Celebrating Yellowstone Exhibit

Celebration of the 150th Anniversary of Yellowstone National Park 1872-2022

On display at BAM April 29, 2022 – August 6, 2022

The celebration of the anniversary of Yellowstone National Park in reality begins one year before in 1871 with the photos of the F.V. Hayden geological survey taken by survey photographer William Henry Jackson and the artwork of guest artist Thomas Moran. These works are followed by Rudolph Cronau’s pen and inks from 1882 and the photographs of Frank Haynes who opened a photography studio in 1884 in Mammoth Hot Springs. James Stuart’s depiction of Old Faithful in 1885 is complemented by the Haynes photo of the same era.

Art as Documentation

Throughout the Park’s history, photographers and painters have worked to document the strange and wonderful features of the area. The contemporary painters have painted the flora and fauna along with the different geologic and atmospheric features. From Clyde Aspevig’s “Morning Glory Pool” and its intense focus on this majestic feature to Beth Loftin’s “Old Faithful” and its depiction of a group of people doing what so many do in the park- enjoying the immense beauty and majesty.

Animals of Yellowstone

Animals are a main focus in Yellowstone’ and Kyle Sims “Skirting the Thermals” is a depiction of something one might see on a visit to the Park along with Greg Beecham’s “The Wolf.” From the bird’s eye view of Nic Fischer’s “A Bear, Sam, and Laura with Hotel at Lake Yellowstone” to Kent Sperry’s lofty and elegant “Significant Other IX,” the artists’ work to portray their emotions about Yellowstone and what it means to them. Native American Artist in residence at Yellowstone for many years, DG House gives us a fresh take on Yellowstone with her “Of Dragonflies & Bears” along with Willem Volkersz’s “Beyond Yellowstone.” Throughout these 150 years, the variety is endless.

The Lost History of Yellowstone

“The big myth about Yellowstone is that it’s a pristine wilderness untouched by humanity,” says Doug MacDonald. “Native Americans were hunting and gathering here for at least 11,000 years. They were pushed out by the government after the park was established. The Army was brought in to keep them out, and the public was told that Native Americans were never here in the first place because they were afraid of the geysers.” MacDonald is slim, clean-cut, in his early 50s. Originally from central Maine, he is a professor of anthropology at the University of Montana and the author of a recent book, “Before Yellowstone: Native American Archaeology in the National Park.”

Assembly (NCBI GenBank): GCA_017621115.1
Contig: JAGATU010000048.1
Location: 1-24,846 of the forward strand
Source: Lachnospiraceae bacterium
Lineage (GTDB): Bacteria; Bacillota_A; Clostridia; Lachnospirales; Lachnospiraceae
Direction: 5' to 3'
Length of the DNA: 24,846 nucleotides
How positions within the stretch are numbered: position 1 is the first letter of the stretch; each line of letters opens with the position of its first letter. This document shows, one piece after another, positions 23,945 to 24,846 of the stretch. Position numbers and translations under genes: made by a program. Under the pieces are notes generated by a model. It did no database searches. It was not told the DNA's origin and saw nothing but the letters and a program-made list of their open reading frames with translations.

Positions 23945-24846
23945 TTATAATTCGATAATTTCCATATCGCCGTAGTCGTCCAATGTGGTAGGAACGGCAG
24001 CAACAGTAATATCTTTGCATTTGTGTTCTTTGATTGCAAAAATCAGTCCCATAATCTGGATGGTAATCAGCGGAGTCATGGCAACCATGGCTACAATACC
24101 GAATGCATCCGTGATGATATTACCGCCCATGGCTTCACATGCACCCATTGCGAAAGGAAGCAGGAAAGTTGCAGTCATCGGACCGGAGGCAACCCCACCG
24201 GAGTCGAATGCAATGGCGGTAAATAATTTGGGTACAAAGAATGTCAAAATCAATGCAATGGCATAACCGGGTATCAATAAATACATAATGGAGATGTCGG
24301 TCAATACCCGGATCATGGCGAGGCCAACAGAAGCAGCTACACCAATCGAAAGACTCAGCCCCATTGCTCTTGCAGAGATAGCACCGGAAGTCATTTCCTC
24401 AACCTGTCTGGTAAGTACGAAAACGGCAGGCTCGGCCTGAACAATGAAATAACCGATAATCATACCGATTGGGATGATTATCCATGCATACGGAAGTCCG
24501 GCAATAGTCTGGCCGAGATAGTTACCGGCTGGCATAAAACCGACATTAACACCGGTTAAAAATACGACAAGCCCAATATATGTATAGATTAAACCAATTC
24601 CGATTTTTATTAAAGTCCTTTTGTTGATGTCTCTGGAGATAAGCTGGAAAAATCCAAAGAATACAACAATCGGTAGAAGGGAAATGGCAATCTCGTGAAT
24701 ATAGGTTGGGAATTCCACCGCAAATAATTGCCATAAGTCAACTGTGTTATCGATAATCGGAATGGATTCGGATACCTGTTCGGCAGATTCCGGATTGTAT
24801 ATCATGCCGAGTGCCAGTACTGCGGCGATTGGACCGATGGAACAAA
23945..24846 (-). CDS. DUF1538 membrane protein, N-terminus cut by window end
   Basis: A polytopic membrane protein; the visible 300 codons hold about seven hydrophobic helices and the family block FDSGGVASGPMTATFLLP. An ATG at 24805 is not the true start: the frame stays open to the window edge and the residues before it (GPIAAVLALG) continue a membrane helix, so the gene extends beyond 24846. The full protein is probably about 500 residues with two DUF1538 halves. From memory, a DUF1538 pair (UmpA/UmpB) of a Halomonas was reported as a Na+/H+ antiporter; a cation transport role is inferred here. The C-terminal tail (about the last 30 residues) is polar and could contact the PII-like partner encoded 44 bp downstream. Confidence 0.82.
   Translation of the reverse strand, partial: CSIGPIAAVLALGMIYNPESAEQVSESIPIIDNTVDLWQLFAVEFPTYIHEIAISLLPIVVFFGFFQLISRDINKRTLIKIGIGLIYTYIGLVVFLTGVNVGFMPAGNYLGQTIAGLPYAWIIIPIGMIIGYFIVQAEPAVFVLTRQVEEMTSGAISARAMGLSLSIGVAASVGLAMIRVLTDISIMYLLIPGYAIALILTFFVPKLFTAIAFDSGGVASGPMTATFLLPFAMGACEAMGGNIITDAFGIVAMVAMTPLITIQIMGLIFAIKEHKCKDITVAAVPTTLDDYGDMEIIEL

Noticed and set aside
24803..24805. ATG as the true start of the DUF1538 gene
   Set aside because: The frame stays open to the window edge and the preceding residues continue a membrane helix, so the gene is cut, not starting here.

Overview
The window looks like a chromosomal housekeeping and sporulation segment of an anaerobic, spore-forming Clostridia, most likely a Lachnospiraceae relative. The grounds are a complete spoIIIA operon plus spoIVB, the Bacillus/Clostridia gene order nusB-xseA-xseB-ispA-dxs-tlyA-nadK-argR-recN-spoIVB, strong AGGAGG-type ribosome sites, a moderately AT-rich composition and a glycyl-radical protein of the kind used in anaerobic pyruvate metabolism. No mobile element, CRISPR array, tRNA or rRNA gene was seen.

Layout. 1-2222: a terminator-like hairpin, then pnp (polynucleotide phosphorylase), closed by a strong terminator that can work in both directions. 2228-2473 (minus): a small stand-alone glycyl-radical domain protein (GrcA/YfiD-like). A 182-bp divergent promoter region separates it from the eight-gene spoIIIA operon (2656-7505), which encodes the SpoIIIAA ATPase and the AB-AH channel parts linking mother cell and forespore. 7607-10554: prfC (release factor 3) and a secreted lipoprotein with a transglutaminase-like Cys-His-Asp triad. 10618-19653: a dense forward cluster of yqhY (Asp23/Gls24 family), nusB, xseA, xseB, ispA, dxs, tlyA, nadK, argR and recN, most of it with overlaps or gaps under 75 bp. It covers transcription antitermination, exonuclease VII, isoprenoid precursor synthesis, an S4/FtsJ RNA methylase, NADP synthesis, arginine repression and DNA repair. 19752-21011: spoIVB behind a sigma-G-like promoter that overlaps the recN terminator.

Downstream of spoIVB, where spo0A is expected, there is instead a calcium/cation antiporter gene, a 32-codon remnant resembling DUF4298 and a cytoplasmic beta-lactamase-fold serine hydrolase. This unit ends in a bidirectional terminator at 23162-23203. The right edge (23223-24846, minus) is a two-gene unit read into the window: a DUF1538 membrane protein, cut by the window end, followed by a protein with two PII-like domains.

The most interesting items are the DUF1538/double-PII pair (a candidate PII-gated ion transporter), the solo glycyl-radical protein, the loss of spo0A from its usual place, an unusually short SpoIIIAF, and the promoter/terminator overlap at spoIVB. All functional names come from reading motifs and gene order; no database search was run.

Drawing on his own extensive discoveries in the field, the work of previous archaeologist, the historical record and Native American oral traditions, MacDonald provides an essential account of Yellowstone’s human past. Tobin Roop, chief of cultural resources at Yellowstone, says, “As an archaeologist, working in partnership with the park, MacDonald has really opened up our understanding of nuances and complexities of the prehistory.”

After 14 summers excavating in Yellowstone National Park, MacDonald has a simple rule of thumb. “Pretty much anywhere you’d want to pitch a tent, there are artifacts,” he says, holding up a 3,000-year-old obsidian projectile point that his team has just dug up. “Like us, Native American like to camp on flat ground, close to water, with a beautiful view.”

MacDonald see his work, in part, as a moral necessity. “This is a story that was deliberately covered up and it needs to be told,” he says. “Most visitors to the park have no idea that hunter-gatherers were an integral part of this landscape for thousands of years.”

Research by Ondrej Ball, 16-year-old home school student.



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